We had a choir in our Norwegian church. The first choir director I remember was a tall skinny Norwegian man.. His wife was the pianist. No one could play the piano like she did. She was also my first piano teacher. Unfortunately, they moved away and I lost her as a teacher. I never have learned to play well.

This church believed so much in democracy that everything was an elected position, including choir director. I remember my mother coming home from the annual business meeting to tell me that someone had beat out the tall Norwegian in the election. This new director, of course Norwegian, played the musical saw. Yes, the same type of saw that cuts wood. He would bring it with him to every meeting just as others brought their mandolins and guitars. He was amazing.

This choir had the richest harmony. I always dreamed of being in the Salem choir. I didn’t reach the required age of 16 until I lived in Missouri. They sang out of the hymnal. I don’t remember cantatas from them or the like. Nevertheless, their rendition of Wonderful Grace of Jesus is still the most beautiful I have ever heard. Rich Norwegian male voices such as the Titland brothers had would blend to make the most magnificent sounds.  

Long after I thought my dream of being in the Salem choir had died, I got to sing with it at the 75th anniversary of the church. Joyce Paulsen, who always called me “re-joyce” included me as the choir sang Wonderful Grace of Jesus for the last time. Most of that choir is now in heaven.

I was having a conversation the other day with someone about how I came to realize my Wesleyan roots.  Norwegian Pentecostalism is firmly rooted in Wesley. (I did a presentation for class reflecting on my roots, if you’d like to see it, you can see it here.) My realization came in what seemed like a very unsophisticated song. As the use of hymns was waning and choruses replacing them, we’d march around the church shaking hands and exchanging hugs to this ditty:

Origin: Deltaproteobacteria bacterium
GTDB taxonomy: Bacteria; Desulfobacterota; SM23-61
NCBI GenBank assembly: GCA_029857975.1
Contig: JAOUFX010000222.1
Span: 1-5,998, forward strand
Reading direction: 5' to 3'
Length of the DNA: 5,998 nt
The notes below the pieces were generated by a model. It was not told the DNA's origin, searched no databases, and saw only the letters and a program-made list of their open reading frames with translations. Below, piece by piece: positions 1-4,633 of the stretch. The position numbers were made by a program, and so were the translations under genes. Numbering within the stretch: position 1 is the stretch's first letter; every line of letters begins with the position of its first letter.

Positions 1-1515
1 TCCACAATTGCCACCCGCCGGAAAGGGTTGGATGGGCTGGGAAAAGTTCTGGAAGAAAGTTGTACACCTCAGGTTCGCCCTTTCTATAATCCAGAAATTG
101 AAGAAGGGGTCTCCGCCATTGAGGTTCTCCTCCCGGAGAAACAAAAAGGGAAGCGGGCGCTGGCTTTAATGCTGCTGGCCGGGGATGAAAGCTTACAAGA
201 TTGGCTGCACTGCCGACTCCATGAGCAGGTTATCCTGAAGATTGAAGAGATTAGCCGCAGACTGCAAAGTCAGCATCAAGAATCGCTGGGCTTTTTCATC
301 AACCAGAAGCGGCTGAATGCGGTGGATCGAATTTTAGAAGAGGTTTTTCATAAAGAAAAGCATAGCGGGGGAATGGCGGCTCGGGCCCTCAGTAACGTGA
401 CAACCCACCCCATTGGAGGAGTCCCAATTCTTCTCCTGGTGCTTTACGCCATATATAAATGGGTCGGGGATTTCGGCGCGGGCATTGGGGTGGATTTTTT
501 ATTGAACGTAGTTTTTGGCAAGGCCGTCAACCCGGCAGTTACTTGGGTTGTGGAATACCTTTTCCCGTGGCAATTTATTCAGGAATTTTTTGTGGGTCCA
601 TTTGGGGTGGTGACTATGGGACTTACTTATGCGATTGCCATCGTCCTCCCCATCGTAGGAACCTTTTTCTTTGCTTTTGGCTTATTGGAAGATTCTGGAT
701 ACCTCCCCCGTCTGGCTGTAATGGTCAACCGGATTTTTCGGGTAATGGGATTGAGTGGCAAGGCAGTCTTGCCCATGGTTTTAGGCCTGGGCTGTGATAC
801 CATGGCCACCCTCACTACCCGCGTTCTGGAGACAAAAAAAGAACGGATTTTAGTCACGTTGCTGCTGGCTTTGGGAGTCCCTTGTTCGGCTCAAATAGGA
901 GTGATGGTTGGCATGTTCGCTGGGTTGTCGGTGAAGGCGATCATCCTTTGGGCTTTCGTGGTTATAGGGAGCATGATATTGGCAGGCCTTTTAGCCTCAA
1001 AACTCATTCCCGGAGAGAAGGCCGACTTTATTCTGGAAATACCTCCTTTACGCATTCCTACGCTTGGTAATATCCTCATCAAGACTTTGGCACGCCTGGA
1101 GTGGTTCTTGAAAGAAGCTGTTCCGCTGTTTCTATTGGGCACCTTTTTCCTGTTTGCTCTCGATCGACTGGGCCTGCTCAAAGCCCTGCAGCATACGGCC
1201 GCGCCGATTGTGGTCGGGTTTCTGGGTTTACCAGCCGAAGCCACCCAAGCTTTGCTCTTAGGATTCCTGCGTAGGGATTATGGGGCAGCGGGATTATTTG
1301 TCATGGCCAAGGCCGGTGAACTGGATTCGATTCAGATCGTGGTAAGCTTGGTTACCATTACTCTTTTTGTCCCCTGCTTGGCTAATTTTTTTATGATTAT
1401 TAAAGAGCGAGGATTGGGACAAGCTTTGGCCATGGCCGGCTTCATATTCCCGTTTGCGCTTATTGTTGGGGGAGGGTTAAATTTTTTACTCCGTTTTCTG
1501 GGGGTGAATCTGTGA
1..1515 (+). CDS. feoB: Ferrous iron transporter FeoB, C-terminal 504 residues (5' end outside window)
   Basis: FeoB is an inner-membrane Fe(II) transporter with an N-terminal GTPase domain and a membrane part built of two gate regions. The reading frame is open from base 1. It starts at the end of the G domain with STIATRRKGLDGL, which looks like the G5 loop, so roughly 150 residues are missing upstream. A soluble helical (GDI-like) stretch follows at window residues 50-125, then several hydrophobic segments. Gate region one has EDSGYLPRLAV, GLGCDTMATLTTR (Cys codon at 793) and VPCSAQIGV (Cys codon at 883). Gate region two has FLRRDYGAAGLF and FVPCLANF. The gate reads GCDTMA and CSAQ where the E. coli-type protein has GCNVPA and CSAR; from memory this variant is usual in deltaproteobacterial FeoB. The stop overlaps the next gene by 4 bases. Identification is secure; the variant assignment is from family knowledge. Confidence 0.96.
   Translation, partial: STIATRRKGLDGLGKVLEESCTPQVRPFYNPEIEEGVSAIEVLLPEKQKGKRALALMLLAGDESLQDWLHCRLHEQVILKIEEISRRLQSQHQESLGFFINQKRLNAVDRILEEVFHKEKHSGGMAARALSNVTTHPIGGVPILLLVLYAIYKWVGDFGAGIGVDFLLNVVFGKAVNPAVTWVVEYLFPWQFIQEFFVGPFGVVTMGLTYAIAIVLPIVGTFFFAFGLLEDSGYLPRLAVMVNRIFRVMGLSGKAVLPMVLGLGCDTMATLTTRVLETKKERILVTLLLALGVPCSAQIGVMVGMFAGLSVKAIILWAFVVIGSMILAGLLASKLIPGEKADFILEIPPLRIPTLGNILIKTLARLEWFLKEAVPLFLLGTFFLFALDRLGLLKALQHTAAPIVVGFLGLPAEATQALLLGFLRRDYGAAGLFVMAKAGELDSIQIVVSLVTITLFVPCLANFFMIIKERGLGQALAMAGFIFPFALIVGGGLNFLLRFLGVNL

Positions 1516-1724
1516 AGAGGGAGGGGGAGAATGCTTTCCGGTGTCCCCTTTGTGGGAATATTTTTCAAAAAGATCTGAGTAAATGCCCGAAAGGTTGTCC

I care not what church you belong to
Just as long as for Calvary you stand
And tonight if your heart is as my heart
You’re my brother (or sister) so give me your hand

While it seemed as sort of a cute way to get people to shake hands, I used to tell people it summed up my theology.

I was reading a book by Alice Wynkoop, The Theology of Love.  As I was reading, I came upon a quote from Wesley. It was the same words as this song.  Wesley and I agreed.

As I told this story to that person that day, he said: what you hum you become. That’s true. Those words so rich from the red hymnal at Salem, replaced later by the blue hymnal in other churches, the melodies that ring in my heart as I hear Salem’s choir in my ear, all of them have been part of the transformation process.

When I lived in Connecticut I always had multiple children and often their friends in the station wagon or van. It took several years before we had a cassette player in one of those vehicles so I was dependent on the radio. There is a Christian radio station in CT, WIHS (We’re In His Service – 104.9 on your FM dial). This station played only hymns and traditional church music along with a lot of preaching and the classic radio program "Unshackled." Even though most were switching over to choruses and contemporary music, they played hymns. I really thought they were “old fashioned.” I wanted to bounce around to latest contemporary music.

My children would ask me: why do you listen to that “boring stuff?” I would reply that while it wasn’t my favorite, it was all we had to chose from for Christian music. I said what I feed my soul with will affect who I am. Whatever your taste in music may be, and mine includes such diversity as Matisyahu, remember - 

What you hum you become

Wednesday, March 10, 2010

Time to Iron

I spent some time ironing this morning. I used to keep a basket of ironing. It was something I learned from my mother. My mother had no “profession” but would earn money by taking care of other people’s children and doing ironing. I tried the ironing back when I was still a high school dropout. As I recall, the rate of pay was “per piece.” It was pennies apiece but if you had a lot of ironing to do for someone, you could earn a few dollars.